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Norway’s Heggemsnes on Tokyo 2020: ‘The Emotion Took Me’
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Having qualified for this summer’s Olympic Games in Tokyo, Norwegian gymnast Sofus Heggemsnes is now taking lofty aim at a top-24 all-around spot in his Olympic debut.

Heggemsnes, who will turn 21 less than two weeks before the start of the gymnastics competition in Tokyo, earned an individual berth for the Games through his performance at last fall’s World Championships in Stuttgart. He ranked a respectable 51st all-around in qualifications in Stuttgart, finishing among the top third of those gymnasts competing on all six apparatuses. Heggemsnes’s best individual apparatus results include seventh place on pommel horse at both the 2017 Challenge Cup of Varna and the 2018 Challenge Cup of Guimaraes, and third place on vault at the 2019 Challenge Cup of Szombathely.

In this International Gymnast Online interview, the self-confident Heggemsnes describes his emotional reaction to qualifying for Tokyo, as well as his training plan and goals for the Games themselves.

IG: Where were you when the news about Tokyo was made official, and which emotion did you feel?

SH: Oh my God, the emotion just took me, or hit me. This was my childhood dream! I decided when I was 11-years-old that I would go to the Olympics in Tokyo in 2020. I was in Stuttgart when it became official. It was so special, with my good gymnastics friends. The day after, when I landed in Oslo, I felt like a day in fame. I was met with television cameras and got interviewed. What a day. You know, it is nice to get recognized for what I do, but I do gymnastics more for the challenge of learning new things. I love to be in the gym and do my stuff.

IG: What key improvements or changes to your routines will you be making between now and Tokyo, so you can achieve your best results in Tokyo?

SH: I think my daily routine in the gym is quite good, so I continue in the same way. I feel that now is not the time to make big changes. The main focus will be on heightening my D-score (difficulty) and getting clean routines.

IG: How realistic for you is a top-24 all-around finish in Tokyo, and what will it take for you to achieve that?

SH: I am really working to get among the top 24. I have already made some changes. On high bar, parallel bars and rings, I have gotten some better improvements. So I hope to score even higher in Tokyo.

IG: You have made Challenge Cup finals on pommel horse and vault, so will you be focusing your training more on those apparatuses, or dividing your time equally among the six apparatuses?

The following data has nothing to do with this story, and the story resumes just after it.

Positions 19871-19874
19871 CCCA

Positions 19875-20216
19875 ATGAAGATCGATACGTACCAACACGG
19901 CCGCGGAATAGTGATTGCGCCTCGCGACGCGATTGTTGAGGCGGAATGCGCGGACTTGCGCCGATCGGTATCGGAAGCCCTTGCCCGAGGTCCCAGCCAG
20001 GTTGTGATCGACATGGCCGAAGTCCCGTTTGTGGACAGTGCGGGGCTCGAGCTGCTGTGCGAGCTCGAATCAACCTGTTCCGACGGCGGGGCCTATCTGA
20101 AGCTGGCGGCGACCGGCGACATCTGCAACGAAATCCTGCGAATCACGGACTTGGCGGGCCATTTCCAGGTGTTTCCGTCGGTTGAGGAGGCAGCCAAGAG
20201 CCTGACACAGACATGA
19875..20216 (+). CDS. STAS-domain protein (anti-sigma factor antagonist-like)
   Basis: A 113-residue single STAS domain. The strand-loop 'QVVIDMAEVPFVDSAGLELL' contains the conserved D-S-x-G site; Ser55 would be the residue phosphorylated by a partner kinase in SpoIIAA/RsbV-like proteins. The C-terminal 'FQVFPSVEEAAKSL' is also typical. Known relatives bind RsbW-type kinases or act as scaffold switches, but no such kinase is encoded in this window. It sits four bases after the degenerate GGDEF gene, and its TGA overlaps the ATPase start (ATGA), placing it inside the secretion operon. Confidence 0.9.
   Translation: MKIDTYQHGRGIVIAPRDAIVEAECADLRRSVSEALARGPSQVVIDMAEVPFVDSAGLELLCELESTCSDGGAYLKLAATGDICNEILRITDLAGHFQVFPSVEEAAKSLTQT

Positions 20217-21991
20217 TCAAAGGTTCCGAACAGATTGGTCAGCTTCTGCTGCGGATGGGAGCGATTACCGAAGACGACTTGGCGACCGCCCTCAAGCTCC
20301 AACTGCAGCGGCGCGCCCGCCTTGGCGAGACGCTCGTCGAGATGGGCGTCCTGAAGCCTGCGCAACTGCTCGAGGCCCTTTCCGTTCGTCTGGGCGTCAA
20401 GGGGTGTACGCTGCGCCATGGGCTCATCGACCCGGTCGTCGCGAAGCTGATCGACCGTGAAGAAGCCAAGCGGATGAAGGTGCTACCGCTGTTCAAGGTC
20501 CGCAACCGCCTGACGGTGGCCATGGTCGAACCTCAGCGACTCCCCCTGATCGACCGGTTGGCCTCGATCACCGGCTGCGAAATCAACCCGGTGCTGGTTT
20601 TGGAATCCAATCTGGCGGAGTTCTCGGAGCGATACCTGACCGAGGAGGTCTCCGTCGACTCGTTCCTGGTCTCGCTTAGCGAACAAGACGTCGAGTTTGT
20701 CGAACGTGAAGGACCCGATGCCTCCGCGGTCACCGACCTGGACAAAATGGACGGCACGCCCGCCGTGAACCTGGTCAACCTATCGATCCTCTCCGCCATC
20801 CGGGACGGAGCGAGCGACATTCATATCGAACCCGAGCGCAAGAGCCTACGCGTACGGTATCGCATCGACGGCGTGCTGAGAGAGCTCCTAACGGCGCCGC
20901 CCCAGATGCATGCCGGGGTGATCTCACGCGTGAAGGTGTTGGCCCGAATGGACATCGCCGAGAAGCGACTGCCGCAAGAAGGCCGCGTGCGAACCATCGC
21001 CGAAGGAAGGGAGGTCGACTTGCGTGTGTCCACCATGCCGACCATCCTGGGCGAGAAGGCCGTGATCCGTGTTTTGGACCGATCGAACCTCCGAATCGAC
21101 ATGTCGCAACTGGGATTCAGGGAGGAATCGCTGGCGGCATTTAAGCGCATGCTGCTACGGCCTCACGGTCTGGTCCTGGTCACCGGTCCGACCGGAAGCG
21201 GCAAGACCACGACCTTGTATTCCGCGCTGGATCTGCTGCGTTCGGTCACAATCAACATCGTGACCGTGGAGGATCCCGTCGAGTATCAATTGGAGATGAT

SH: Since all-around top 24 will be the main focus, I'll be focusing on all the apparatuses. I might focus a bit more on vault to try to get in a triple twist instead of the 2.5 twist. I think I won't make a lot of changes on pommel horse.

IG: Norway made an impressive jump from 34th at the 2014 World Championships to 22nd at the 2018 World Championships. To what do you attribute this improvement, and what do you think is needed to continue the rise?

SH: I think part of the improvement is because of me and (2016 Olympian) Stian Skjerahaug. We two together made the big jump upwards. Norwegian gymnastics has in general become better. I think the rise is all about having good coaches that push you and bring out the best in you. Then you have a much better opportunity to become good.

IG: Who are your current coaches?

SH: Valentyn Skrypin has been my main coach since I was 11-years-old. I am so grateful for what he has managed to achieve in me. I also have another coach, Vitalij Solodkijs, who is also important for me. And the good thing is, they work so well together to make me better.

IG: What is your family background?

SH: I have lived all my life in Oslo. I have a twin brother, two older brothers and two older sisters. My mother was born in California, so you may say I am a little American, too, but she and her parents are Norwegian. My father is from Sweden, and his parents are from Jamaica and Trinidad. So you can say I am a good mix of a lot of good genes.

IG: What statement do you intend to make about yourself in Tokyo?

SH: We also qualified a (Norwegian) girl, Julie Dicko Erichsen. Get ready for some black magic in Tokyo.

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